Serge, Mon Amour

For a man who lived his adult life in public view — on stage, in the newspapers, in numerous sultry music videos, and on countless talk shows — Serge Gainsbourg remained a charming, chain-smoking enigma. To most of his French countrymen, the brilliant pop songwriter and singer epitomized a freewheeling break from postwar conformity and complacency. To others, he was an ungrateful, misogynistic cynic with an unquenchable appetite for gorgeous women and top-shelf alcohol. Gainsbourg: The Man Who Loved Women is Didier Varrod and Pascal Forneri's witty and immersive documentary for French television. It aspires to unearth the artist's true nature through a chorus of deeply affectionate female voices. Twenty years after Gainsbourg's death, the ladies' man is warmly remembered by ex-lovers Brigitte Bardot and Jane Birkin, singers Juliette Greco and Vanessa Paradis, and daughter Charlotte. But it's the legend's voice, sometimes smooth and sometimes raspy, concealing as much as it reveals, that pins us to our chair. (The doc is perfect companion viewing for Joanne Sfar's quirky bio-pic, Gainsbourg: A Heroic Life, on a Landmark theater screen in San Francisco this week.)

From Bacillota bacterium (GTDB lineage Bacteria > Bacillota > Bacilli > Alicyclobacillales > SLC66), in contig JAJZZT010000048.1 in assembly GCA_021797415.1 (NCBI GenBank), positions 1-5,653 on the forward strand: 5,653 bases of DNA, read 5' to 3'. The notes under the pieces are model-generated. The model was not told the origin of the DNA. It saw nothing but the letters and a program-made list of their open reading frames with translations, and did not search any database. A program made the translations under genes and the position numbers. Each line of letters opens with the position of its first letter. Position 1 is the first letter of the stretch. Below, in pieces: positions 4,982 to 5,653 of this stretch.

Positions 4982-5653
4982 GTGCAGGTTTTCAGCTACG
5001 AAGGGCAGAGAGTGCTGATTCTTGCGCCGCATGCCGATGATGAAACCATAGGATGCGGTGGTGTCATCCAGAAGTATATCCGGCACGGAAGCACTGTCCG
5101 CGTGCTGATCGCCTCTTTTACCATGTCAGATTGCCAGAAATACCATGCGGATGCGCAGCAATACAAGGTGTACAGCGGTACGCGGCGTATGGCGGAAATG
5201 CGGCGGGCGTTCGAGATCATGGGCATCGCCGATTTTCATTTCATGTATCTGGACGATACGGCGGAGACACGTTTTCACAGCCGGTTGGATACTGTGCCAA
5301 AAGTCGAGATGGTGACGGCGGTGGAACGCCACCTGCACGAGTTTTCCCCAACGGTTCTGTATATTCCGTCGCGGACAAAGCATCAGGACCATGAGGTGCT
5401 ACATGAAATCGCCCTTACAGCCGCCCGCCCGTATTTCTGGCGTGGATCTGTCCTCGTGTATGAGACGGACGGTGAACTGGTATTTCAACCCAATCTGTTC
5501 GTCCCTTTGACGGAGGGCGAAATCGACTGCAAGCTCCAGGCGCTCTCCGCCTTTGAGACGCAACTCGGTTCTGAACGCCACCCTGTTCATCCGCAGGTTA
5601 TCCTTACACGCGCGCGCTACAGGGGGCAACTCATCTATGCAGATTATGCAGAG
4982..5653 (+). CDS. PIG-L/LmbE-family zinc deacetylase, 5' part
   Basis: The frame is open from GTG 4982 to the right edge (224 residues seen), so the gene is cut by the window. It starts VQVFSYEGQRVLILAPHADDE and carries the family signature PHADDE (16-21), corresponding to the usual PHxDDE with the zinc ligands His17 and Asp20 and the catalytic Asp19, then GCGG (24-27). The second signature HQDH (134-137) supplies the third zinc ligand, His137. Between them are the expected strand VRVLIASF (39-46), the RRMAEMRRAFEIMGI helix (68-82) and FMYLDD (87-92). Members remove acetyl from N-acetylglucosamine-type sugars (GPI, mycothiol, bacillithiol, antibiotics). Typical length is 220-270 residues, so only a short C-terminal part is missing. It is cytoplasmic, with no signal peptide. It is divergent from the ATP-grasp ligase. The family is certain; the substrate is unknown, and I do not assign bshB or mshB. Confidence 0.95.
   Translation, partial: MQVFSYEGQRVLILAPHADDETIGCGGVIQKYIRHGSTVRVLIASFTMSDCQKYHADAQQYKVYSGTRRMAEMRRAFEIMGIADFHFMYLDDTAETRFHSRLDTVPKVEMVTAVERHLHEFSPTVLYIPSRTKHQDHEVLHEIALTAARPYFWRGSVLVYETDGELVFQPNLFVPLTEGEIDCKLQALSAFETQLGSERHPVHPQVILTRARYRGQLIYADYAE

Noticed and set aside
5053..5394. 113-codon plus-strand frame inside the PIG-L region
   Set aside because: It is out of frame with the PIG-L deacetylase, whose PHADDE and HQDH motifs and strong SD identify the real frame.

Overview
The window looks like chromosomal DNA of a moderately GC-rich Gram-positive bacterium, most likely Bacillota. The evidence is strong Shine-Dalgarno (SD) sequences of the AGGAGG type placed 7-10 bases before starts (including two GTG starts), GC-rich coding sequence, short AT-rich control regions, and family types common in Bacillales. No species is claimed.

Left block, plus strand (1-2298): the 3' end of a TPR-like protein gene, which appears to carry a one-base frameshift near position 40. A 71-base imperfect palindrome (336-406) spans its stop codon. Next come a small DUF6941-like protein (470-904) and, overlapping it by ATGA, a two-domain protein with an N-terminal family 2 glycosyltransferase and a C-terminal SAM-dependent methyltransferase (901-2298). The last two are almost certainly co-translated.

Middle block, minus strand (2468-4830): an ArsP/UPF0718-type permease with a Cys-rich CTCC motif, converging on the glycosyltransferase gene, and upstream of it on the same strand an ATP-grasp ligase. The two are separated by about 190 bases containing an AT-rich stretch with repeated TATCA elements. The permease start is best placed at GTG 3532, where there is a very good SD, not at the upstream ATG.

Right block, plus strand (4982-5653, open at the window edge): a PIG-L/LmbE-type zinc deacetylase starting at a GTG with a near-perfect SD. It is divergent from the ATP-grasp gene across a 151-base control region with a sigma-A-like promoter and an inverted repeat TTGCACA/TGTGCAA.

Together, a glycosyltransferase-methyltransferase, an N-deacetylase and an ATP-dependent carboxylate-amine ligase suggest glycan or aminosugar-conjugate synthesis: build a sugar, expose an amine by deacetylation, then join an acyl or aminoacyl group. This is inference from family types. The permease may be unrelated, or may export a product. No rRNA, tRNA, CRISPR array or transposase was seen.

Oct. 28-Nov. 10; Sat., Nov. 12, 9:15 p.m.; Mon., Nov. 14, 9:15 p.m.; Nov. 16-17, 9:15 p.m., 2011

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